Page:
About the Seminar:
Hops are one of the four primary raw ingredients used to make beer and they are employed by brewers to impart specific flavor and aroma profiles, particularly in craft beer styles. These unique sensory attributes are a result of chemical compounds in hops such as alpha acids and terpenes which can vary significantly between hop cultivars and can also be influenced by the growing environment in which the hops were produced. Thus, while it is clear that understanding the chemical profile of hops is critical for beer quality (and the development of new, unique beers), the optimal analytical tools are often out of reach for the craft brewer due to cost, time, and required expertise. Instead, hop producers and brewers primarily rely on sensory evaluation for hop characterization which requires a large group of trained panelists, is often subjective, and is time consuming and fatiguing – limiting throughout. Here, we evaluate direct analysis by mass spectrometry (DART-MS) coupled with predictive computational tools as an alternative “fit for purpose” approach for hop characterization. The approach was characterized using unique hop samples sourced from three different suppliers across four different farms located in Washington and Oregon over two growing seasons. Chemical profiles generated by DART-MS were used to train multivariate predictive models for classification of both cultivar and growing location and were validated against traditional sensory evaluation. Overall, our results provide strong proof-of-concept data that support the use of DART-MS for classification of hop cultivar based on the detection of flavor and aroma (volatile and non-volatile) relevant compounds.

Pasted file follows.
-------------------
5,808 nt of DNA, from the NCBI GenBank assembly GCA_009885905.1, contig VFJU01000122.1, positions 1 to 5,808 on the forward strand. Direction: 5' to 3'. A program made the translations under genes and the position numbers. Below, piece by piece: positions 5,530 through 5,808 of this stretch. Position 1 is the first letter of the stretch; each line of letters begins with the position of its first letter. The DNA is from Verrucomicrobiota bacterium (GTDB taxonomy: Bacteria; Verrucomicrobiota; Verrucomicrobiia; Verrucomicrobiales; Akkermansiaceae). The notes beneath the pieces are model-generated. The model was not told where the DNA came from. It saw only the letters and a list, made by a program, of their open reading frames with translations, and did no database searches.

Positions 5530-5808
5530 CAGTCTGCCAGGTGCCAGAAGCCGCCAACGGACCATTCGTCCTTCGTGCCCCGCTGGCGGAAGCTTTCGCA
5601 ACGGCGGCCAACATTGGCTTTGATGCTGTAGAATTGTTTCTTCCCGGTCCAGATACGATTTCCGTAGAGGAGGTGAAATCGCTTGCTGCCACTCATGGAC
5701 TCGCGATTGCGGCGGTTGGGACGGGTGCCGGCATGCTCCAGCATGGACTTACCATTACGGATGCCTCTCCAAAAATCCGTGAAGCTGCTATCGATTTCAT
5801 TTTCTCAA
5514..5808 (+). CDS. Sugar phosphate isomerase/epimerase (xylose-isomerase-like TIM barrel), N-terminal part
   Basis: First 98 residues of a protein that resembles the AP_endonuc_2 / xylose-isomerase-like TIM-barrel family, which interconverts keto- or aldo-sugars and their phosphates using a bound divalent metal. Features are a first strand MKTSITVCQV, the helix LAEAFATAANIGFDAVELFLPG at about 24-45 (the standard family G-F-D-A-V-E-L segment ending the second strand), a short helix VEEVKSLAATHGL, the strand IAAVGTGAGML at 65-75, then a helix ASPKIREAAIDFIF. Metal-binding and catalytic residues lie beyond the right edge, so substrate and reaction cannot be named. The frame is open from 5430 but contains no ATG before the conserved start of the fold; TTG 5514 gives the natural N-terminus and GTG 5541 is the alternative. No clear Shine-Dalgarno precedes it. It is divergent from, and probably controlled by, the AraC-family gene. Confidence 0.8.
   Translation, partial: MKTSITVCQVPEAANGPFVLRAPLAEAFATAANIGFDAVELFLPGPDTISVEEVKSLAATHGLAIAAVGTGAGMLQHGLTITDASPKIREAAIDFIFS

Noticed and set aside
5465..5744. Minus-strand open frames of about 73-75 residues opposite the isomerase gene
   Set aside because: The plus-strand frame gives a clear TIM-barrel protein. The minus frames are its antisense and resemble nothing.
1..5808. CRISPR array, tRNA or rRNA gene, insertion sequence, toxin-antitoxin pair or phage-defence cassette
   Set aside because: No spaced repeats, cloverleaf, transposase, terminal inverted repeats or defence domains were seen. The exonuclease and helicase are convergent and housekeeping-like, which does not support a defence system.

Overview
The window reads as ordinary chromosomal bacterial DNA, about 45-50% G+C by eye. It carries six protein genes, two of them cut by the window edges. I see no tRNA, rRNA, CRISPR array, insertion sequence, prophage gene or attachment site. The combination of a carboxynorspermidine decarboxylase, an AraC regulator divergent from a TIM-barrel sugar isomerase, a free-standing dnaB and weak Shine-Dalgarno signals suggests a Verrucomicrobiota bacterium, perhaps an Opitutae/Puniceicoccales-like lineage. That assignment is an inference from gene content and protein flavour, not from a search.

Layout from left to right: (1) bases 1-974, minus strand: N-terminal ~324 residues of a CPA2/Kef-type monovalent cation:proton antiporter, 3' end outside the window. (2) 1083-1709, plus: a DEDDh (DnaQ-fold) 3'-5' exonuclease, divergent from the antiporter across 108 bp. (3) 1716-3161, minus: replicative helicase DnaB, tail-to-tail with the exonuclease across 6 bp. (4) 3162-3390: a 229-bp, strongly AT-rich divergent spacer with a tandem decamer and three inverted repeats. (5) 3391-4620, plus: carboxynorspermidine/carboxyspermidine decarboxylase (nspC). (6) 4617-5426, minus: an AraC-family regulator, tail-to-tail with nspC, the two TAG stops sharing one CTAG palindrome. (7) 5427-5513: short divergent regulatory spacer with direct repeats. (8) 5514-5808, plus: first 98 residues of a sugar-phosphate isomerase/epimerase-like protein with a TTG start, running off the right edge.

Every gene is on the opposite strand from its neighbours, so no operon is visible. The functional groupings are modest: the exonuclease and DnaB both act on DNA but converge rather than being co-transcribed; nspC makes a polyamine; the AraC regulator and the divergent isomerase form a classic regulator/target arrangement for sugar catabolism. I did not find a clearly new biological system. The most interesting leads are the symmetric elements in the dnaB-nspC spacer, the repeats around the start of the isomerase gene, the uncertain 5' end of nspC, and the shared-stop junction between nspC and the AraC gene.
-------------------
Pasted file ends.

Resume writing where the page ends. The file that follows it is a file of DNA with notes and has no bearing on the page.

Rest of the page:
About the Speaker:
Dr. Prenni received her Ph.D. in Analytical Chemistry from the University of Colorado, Boulder followed by post-doctoral training at the Scripps Research Institute in La Jolla, CA. She has over 18 years of experience in biological mass spectrometry and served for over ten years at the Director of the Proteomics and Metabolomics Core Facility at Colorado State University (CSU). During this time, her group developed novel approaches in metabolomics for analytical methods and data analysis including the RAMClustR algorithm for metabolite clustering and annotation. Presently, Dr. Prenni is an Associate Professor in the Department of Horticulture at CSU where the overall theme of her research is the application of mass spectrometry to address important issues in food/crop safety and quality. Current projects are focused on the use of mass spectrometry to (1) dissect complex genotype by environment (GxE) interactions, including the microbiome, in plant and animal systems (2) develop novel approaches using ambient ionization for characterization of food quality and authenticity (3) perform sensitive and rapid quantification of drug and chemical residues in food products (4) develop novel methods for metabolomics sample preparation, data acquisition, and informatics.